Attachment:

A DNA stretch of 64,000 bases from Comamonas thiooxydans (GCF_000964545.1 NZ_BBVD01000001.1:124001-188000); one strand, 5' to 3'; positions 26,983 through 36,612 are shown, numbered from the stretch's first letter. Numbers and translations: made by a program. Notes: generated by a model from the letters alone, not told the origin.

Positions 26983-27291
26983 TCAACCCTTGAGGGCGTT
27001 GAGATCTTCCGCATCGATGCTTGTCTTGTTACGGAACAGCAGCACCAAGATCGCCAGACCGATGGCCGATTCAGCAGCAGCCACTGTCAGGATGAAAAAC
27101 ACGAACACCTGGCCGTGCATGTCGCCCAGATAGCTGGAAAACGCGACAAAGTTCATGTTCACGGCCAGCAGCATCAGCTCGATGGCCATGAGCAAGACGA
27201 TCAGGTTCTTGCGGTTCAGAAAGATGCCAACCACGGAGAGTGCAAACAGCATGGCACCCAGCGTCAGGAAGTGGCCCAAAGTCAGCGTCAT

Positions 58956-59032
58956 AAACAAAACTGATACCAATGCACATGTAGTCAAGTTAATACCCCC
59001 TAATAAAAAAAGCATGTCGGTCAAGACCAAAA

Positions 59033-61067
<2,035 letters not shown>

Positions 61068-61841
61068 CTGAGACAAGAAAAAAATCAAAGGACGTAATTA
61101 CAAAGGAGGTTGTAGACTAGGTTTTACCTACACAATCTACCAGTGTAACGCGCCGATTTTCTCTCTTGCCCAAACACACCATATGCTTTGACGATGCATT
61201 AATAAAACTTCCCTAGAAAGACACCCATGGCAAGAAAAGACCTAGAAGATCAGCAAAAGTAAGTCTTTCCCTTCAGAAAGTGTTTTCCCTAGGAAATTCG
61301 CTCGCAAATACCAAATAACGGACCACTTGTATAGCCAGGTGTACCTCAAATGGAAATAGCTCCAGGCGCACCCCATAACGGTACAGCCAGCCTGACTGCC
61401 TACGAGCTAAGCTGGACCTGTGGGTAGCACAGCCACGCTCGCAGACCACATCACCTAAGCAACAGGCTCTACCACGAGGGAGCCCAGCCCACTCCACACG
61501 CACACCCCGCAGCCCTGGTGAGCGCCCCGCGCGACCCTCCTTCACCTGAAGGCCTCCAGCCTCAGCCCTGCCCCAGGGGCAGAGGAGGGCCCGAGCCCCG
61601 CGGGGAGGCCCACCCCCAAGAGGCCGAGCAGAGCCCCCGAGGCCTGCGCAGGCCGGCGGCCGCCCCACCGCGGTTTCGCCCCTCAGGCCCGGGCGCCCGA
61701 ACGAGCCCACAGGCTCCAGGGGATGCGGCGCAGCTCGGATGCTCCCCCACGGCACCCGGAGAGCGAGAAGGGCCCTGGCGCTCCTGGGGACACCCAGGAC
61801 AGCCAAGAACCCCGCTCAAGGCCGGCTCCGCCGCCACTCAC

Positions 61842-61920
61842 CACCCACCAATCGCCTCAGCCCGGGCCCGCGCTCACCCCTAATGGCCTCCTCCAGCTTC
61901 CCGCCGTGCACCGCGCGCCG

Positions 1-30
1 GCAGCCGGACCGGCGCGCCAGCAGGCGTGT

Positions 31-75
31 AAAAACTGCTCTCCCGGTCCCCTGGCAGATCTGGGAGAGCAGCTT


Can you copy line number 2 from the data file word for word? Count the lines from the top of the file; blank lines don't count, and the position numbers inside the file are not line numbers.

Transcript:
Positions 26983-27291